If you are short on time, you can stop reading with the knowledge these Outdoor Research Alti Gloves are the best cold weather gloves I've ever worn, and they have earned a permanent place in my cold weather pack.

This review covers the span of a little over 30 days, and while that may not be enough to long term test some equipment, in this case, the time spent up on Mt Rainier says it does.  Outdoor Research lists these gloves as being warm, tough, and durable.  The design of these gloves is for technical climbing in severe cold.  Of course the definition of severe cold varies widely, which is why it was given a temperature rating of -20 degrees.  However, in the minds of most people, all that matter is that the gloves work.

The OR Alti Gloves are a two part system comprised of an outer shell along with an inner liner.  The outer shell has a waterproof Goretex liner which I tested first in the outdoors.  I was happy to see that a full day of wearing the Alti Gloves outdoors in heavy wet snow kept my hands both warm, and dry.  The next part of testing was to wear the shell and put my hand under the kitchen faucet under a full blast stream of water.  I held the shell in a manner where the water was hitting the glove seams.  Five minutes of this and I was both bored and dry.  The next step was to take and submerge my hands in a sink filled with cold water.  Ten minutes of this left me even more bored, but still dry.  The follow up portion of this was to leave the glove in the sink for a total of 30 minutes, this time I left it in place and checked on it in ten minutes increments.  The shell was still perfectly dry inside, though the temperature of the water was apparent in the glove, but it was dry.  I consider this test to be extreme to the point of being absurd, but it shows nicely that when Outdoor Research states the Alti Glove shells are waterproof as opposed to being water resistant, they aren't kidding.  After the kitchen testing, the gloves took another 5 trips up the mountain.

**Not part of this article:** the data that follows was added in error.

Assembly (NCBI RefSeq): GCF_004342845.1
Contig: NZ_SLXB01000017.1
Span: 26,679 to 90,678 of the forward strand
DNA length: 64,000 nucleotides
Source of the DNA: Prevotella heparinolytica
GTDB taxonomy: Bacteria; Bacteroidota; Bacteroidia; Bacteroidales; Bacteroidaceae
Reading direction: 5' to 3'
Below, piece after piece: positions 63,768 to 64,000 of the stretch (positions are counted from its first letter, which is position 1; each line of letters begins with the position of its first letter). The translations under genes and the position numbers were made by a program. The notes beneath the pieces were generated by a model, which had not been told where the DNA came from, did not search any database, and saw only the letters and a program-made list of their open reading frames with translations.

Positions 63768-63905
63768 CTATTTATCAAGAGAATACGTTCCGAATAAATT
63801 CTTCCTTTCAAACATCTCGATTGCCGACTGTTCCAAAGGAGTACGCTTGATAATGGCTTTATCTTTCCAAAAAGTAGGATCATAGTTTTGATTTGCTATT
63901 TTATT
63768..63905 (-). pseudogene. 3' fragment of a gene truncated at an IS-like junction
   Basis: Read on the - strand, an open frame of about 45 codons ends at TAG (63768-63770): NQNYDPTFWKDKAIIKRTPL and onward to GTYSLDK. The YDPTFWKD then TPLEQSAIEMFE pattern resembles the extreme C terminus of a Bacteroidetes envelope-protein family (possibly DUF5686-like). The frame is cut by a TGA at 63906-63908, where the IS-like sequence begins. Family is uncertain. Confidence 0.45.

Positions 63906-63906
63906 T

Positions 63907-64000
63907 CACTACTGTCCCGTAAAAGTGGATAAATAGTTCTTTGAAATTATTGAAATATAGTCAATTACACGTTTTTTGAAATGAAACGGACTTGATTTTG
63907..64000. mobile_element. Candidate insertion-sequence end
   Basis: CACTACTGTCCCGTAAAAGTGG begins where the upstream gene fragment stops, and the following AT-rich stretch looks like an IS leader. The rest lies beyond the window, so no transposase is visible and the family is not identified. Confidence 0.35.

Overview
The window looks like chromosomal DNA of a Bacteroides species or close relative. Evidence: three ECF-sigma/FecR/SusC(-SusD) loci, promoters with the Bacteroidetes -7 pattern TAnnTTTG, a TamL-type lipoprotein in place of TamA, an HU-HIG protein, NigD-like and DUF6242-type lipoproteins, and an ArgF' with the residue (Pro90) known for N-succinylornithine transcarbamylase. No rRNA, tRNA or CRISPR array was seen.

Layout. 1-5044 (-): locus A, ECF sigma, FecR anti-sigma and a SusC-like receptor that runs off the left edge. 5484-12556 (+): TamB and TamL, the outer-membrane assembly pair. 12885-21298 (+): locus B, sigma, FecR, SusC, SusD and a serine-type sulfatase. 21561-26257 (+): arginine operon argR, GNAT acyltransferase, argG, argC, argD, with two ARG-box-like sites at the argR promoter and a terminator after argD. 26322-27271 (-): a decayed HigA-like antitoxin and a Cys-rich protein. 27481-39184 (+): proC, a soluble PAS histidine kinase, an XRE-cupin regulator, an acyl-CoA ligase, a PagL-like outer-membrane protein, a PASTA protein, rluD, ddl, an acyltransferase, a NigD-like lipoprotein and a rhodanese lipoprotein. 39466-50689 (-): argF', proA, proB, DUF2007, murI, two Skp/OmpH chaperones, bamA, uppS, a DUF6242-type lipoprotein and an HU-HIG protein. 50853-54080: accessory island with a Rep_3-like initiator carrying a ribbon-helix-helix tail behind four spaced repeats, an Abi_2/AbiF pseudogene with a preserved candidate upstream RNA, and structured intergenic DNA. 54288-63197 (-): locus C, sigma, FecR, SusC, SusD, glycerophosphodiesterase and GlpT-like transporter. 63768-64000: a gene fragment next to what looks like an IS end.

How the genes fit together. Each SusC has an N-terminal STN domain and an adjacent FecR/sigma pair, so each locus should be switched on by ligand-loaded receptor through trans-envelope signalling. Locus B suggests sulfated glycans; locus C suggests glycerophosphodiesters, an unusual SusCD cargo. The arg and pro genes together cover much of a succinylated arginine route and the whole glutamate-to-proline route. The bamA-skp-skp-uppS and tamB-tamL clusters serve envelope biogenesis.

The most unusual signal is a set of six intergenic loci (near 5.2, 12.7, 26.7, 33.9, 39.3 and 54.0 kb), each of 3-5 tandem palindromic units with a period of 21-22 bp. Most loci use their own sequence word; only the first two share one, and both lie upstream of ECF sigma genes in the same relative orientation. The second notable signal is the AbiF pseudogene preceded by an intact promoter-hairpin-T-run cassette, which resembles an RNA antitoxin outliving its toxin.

The OR Alti Gloves are stitched together with a curvature meaning they immediately feel more natural when you place them on your hands.  Speaking of placing them on your hands, the size tested is XL.  While it is possible a size Large would fit, I found that when my hands were wet, I was still able to slide them into the liners and shell as opposed to other gloves which fit me tighter and become problematic when hands get wet and the gloves are coming on and off when in wet snow. Each shell is insulated with 100 grams of PrimaLoft® ONE insulation lending itself to warmth by itself as well as with its liner companion.  One of the features PrimaLoft® ONE is best known for is its ability to stay warm even when wet.  Its characteristics also include being a ultra-fine microfiber insulation which is listed as soft, warm, and lightweight.